I lost my sense of self: who am I, what drives me, what do I enjoy, and what do I want to do?  Answers to those questions still elude me and, despite what a certain Baz Luhrmann song may try to convince me (that used to be one of my favourites growing up because I was a weird kid), I can’t find any comfort or freedom in that uncertainty.  I also lost my Twitter, although that one was intentional and self-inflicted.  During a particularly low Summer, I found that the service I had made an integral part of my life for five years was only ever making me feel worse, whether it be from the constant outrage, the backlash to the outrage, friends I had found on the service and that I considered myself close to drifting further away from, my failure to find comfort there whilst my own life fell apart, or whatever.  So, I tried deleting it for half of August, reactivated it when I realised it would help for the London Film Festival, and then permanently deleted it at the start of November.  Contrary to how I thought it would play out (but perfectly in-keeping with all of my terrible decisions being self-inflicted), I’ve found myself largely feeling even worse since I cut myself off – at least when I was bored, I used to be able to scroll through a timeline that gave the illusion of something happening in my life.   It’s like I’ve lost a limb, in a way, kind of, no, that’s stupid, delete that.

Most of all, I’ve finally hit the realisation that I am not, nor will I ever be, a writer.  I mean, for one thing alone, I’ve never even tried pitching articles anywhere.  That’s like the basic foundation of writing, and I’ve never once tried it, likely nor will I because I have absolutely no fucking idea what the etiquette for such a thing is and I can barely talk to my friends out of the blue so how the fuck am I going to message a complete stranger without cause to pitch them something (despite that being the nature of their fucking job).  I’m basically Llewyn Davis except not as talented, evidently terrified of rejection of any form, and maybe one-tenth less of an asshole.  I don’t have the hustle or the drive to be a writer, nor the productivity, the brevity, the voice, the patience, or a million other things, and to continue to think otherwise is doing little but delay the deflation for a touch longer.  Hopefully, at some point, I’ll accept that it’s just a hobby that I don’t even gain that much pleasure from – writing is often a war with my anxiety, self-loathing, and attention span, where the satisfaction doesn’t come until weeks later when I might scroll back through something I wrote and have a “holy shit, I wrote that!” moment – and then I’ll work on those aforementioned unanswered questions.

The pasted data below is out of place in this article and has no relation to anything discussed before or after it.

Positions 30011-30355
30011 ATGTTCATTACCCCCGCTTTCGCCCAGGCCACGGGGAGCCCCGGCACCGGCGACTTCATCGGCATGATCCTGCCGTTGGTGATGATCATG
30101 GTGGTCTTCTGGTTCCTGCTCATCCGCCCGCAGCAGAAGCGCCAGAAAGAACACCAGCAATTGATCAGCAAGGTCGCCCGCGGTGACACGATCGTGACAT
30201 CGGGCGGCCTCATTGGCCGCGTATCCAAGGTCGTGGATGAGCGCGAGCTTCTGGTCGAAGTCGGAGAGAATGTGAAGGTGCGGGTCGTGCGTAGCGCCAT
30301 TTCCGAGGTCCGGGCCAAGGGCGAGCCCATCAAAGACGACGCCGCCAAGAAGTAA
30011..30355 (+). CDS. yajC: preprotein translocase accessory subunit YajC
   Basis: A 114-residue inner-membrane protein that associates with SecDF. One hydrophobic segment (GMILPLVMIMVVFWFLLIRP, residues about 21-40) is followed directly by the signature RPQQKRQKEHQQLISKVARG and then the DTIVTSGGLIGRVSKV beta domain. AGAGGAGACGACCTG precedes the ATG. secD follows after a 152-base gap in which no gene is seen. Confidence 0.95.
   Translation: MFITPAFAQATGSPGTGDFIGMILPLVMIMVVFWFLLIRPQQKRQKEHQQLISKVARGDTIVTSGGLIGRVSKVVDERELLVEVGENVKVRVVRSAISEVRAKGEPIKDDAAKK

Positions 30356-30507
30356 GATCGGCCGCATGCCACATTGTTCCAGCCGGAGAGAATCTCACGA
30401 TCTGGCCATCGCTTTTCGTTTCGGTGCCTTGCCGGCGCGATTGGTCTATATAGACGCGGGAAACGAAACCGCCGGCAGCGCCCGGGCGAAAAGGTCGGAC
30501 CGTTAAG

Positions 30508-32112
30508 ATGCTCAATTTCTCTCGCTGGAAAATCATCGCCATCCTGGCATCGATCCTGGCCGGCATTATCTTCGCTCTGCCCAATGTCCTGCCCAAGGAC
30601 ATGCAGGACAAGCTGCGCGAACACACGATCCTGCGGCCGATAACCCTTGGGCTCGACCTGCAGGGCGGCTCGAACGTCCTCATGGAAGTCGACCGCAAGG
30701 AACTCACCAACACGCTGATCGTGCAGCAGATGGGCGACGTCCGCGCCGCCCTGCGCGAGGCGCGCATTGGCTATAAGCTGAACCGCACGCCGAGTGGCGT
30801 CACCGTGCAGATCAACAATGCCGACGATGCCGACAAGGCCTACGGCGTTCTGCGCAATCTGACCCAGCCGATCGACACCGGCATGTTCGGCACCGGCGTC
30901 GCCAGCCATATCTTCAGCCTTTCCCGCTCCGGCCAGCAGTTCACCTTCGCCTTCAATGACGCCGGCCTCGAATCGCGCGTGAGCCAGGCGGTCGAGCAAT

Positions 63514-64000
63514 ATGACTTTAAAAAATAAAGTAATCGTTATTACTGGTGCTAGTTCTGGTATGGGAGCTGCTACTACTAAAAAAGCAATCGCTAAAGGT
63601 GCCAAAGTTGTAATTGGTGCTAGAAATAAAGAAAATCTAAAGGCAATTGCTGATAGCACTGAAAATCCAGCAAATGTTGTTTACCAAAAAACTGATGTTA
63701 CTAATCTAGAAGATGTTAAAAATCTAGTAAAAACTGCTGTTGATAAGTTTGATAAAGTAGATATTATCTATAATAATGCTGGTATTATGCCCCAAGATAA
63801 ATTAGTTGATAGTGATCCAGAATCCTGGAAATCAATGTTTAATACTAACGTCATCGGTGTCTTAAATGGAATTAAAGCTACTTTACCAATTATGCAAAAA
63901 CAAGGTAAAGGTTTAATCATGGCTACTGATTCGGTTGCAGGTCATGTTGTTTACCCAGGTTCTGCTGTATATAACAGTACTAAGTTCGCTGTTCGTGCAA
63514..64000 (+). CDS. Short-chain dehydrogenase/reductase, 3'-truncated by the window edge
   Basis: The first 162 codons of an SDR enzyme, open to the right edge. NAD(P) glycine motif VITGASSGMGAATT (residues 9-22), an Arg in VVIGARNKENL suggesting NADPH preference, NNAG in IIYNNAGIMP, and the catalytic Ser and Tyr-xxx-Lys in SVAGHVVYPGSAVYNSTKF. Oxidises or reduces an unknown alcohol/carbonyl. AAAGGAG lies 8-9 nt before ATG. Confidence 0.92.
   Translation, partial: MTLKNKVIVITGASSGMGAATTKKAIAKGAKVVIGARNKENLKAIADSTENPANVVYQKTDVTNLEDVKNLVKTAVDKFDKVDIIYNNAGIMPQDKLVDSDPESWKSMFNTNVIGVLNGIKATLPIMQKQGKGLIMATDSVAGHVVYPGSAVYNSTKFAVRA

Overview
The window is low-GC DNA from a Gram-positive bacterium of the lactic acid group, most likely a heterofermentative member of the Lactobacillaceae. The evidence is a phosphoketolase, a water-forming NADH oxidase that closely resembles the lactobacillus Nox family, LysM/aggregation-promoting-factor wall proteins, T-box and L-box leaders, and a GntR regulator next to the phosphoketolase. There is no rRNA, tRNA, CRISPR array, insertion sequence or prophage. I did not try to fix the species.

This is Vicky. Vicky is a badass.

I guess, although it felt so much like it for the vast majority, 2017 wasn’t the absolute pits for me.  There were occasional bright spots.  Even though I found it to be inferior on the whole to 2016 (and not just because that was my first time), I am still glad that I got to attend the London Film Festival, a fortnight infinitely preferable to the nothing I would have done had I stayed home.  It also meant that I got to spend my birthday away from my family (always a plus), and this year I even got to hang out with a friend on my birthday rather than be alone.  Although it meant that I never saved up enough money to start thinking about getting away from the home and family that mean well but only exacerbate my mental health problems, I got to go to more gigs this year and they’re always fun.  Relatedly, Arcade Fire played my goddamn town pre-Everything Now and it was magical, and I finally got to see Gorillaz, because that Monkey’s Paw stays its hand for no man!  As I mentioned in the #1 entry of My Top 20 Films countdown, I also fell back in love with movies, this year, as their (and music’s) outstanding year provided me with some genuine comfort and excitement whenever my brain wasn’t reminding me that they are all ultimately meaningless and trivial things when I’m in a box in the ground at some unspecified point in time missed by nobody.  Also, Lucy got married, AAAAAAHHHHHHH!!!